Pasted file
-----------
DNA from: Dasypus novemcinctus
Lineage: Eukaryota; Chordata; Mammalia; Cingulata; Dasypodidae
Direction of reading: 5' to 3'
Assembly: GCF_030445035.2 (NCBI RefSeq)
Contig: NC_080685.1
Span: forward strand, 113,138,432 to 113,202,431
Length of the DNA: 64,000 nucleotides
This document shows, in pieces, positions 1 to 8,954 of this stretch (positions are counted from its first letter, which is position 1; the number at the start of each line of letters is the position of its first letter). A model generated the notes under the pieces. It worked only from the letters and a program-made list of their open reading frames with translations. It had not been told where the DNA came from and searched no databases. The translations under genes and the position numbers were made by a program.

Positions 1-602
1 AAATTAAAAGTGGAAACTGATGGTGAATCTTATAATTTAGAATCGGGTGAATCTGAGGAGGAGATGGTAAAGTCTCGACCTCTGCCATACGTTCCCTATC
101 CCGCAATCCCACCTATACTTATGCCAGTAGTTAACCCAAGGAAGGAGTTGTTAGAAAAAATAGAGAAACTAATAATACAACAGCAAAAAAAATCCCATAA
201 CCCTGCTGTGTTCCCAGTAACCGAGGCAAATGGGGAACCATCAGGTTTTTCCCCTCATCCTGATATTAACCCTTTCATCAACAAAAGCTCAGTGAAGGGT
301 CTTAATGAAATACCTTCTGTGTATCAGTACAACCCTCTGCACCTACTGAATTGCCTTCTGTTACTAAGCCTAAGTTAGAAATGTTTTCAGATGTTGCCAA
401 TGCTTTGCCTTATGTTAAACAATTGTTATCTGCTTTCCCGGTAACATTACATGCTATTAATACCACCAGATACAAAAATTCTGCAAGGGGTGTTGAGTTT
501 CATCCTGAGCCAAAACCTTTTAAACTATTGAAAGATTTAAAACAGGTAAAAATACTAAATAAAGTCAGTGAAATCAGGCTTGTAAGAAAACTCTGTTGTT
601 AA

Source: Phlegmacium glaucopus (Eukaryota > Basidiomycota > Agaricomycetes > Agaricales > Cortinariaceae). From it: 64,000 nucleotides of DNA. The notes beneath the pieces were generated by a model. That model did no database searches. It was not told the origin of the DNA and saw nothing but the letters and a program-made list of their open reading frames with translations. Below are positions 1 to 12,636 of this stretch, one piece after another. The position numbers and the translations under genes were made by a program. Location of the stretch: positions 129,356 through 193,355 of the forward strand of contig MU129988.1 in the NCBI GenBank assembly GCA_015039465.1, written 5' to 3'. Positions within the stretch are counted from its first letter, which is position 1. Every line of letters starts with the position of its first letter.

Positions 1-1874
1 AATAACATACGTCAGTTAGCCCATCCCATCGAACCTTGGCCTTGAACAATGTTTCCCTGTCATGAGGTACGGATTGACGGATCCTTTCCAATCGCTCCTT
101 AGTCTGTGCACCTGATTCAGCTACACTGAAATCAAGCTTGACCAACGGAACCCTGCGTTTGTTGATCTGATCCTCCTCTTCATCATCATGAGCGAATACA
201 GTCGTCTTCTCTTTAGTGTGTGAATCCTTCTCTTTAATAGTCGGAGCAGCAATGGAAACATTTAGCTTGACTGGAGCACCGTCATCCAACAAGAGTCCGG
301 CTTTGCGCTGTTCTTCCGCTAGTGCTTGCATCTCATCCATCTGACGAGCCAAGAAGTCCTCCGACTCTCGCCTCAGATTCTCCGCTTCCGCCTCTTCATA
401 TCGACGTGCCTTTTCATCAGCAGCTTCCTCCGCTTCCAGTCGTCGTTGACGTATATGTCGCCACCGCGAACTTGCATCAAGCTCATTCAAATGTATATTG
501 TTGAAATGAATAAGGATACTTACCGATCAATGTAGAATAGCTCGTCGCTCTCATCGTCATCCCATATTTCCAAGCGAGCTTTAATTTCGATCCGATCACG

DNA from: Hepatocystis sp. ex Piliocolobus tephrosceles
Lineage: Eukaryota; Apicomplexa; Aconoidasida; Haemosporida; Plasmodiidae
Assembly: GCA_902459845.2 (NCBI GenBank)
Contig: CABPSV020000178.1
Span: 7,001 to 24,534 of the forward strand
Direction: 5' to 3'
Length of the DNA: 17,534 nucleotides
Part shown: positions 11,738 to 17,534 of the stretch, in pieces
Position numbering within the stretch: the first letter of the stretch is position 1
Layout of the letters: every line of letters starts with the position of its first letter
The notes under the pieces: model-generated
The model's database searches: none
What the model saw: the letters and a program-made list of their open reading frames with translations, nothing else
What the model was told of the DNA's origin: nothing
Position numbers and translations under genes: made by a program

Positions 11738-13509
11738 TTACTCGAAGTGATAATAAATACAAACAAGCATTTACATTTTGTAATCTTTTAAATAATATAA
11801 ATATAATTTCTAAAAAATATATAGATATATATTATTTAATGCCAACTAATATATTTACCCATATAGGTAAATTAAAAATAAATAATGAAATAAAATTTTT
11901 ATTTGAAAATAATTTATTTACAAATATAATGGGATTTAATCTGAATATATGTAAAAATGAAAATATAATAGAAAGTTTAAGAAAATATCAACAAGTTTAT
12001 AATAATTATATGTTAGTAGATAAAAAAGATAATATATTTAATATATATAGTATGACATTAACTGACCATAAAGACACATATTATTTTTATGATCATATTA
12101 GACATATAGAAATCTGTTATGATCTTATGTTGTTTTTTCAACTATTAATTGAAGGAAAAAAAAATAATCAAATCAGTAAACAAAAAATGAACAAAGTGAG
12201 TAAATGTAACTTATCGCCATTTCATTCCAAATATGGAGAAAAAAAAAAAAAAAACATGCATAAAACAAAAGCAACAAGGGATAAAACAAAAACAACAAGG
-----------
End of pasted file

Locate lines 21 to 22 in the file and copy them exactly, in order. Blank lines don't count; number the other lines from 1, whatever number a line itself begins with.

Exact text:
201 GTCGTCTTCTCTTTAGTGTGTGAATCCTTCTCTTTAATAGTCGGAGCAGCAATGGAAACATTTAGCTTGACTGGAGCACCGTCATCCAACAAGAGTCCGG
301 CTTTGCGCTGTTCTTCCGCTAGTGCTTGCATCTCATCCATCTGACGAGCCAAGAAGTCCTCCGACTCTCGCCTCAGATTCTCCGCTTCCGCCTCTTCATA